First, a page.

Did the 1869 US gold market crash start Black Friday?

7 min read

It is important to remember that “Black Friday” initially did not refer to the post-Thanksgiving holiday shopping spree, but rather to the financial crisis, namely the collapse of the US gold market on September 24, 1869, which caused the phrase “Black Friday” to be coined. 

In an attempt to skyrocket the price of gold and sell it for phenomenal gains, two legendary Wall Street businessmen, Jay Gould and Jim Fisk, banded together and purchased as much gold as they could in the country in order to skyrocket the price and sell it for phenomenal gains. 

On that Friday in September, the scheme finally became public knowledge, resulting in the stock market plunging into a complete collapse and bankrupting a number of Wall Street titans as well as farmers who were involved in the scheme.

Black Friday is often associated with merchants, particularly when it comes to Thanksgiving shopping, and that is one of the most commonly told explanations for the ritual. Apparently, it is a legend that on the day following Thanksgiving, shops would turn a profit (or “go into the black”) as a result of holiday consumers spending so much money on reduced merchandise on the day following Thanksgiving for the first time ever. 

Despite the fact that retail companies have historically recorded earnings in black in their accounting books, and losses in red in their records, this official, if fictitious, origin story for Black Friday describes how the tradition came to be.

The use of the custom has also been portrayed in a particularly unpleasant light in recent years as the result of a story that has emerged. There was a time in the 1800s when Southern plantation owners were able to buy enslaved labourers for a reduced price on the day after Thanksgiving. 

Black Friday is a retail holiday that has rightfully been criticised as a fraud by some in response to this story of its origins. However, as far as I am concerned, this suggestion is completely unfounded.

The truth is, however, that Black Friday does not really have the same positive connotations as merchants might like you to believe. During the 1950s, the phrase ‘the Mayhem of the 1950s’ was used by police in the city of Philadelphia in order to describe the chaos that resulted when suburban shoppers and visitors descended upon the city the day after Thanksgiving in order to prepare for the annual Army-Navy football game.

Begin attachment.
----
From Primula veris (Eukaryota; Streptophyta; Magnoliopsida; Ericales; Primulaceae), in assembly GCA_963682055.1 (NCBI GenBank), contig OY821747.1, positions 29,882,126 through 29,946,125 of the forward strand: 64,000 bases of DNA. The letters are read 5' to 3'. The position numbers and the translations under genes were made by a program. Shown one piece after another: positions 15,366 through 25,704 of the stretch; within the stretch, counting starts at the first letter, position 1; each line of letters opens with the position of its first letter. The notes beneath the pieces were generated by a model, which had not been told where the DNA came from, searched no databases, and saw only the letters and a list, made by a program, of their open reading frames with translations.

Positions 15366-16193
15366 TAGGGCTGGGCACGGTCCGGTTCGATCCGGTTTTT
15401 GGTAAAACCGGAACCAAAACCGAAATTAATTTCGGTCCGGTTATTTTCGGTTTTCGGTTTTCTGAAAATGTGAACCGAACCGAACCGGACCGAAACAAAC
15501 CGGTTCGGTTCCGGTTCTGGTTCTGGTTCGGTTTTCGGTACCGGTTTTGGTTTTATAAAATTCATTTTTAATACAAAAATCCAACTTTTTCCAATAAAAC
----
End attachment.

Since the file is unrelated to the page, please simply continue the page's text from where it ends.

There were several reports that the police in Philadelphia were forced to work extra-long hours in order to deal with the increase in traffic and people, in addition to not being able to take a day off on this particular day. Adding to the difficulty of law officers, shoplifters also took advantage of the chaos in stores by stealing items from them, making matters worse for them.

It was in 1961 that “Black Friday” had become so popular in Philadelphia that business owners and supporters tried in vain and failed to change its name from Black Friday” to “Big Friday” so that it could shed its negative connotations. 

It took much longer for the word to catch on elsewhere in the nation, and it wasn’t widely used until 1985, at which point it became more popular. There was a time, however, when merchants managed to reimagine Black Friday in the late 1980s, turning it into an event that reflected well on them and their clientele, rather than a negative reflection on them. 

The result of this was the origin of the previously described “red to black” holiday and the idea that America’s retailers would in fact generate a profit on the day following Thanksgiving as a result.

The legend of Black Friday gained a considerable amount of popularity over the years, and soon enough, people were barely aware of the term’s seedier origins in Philadelphia. There have been several “retail holidays” that have arisen as a result of the one-day sales extravaganza – including Cyber Monday, Small Business Saturday, and Small Business Sunday – since then. 

Stores began opening earlier on Black Friday so that the most loyal customers could leave straight after Thanksgiving dinner, so that they could experience as many deals as possible. 

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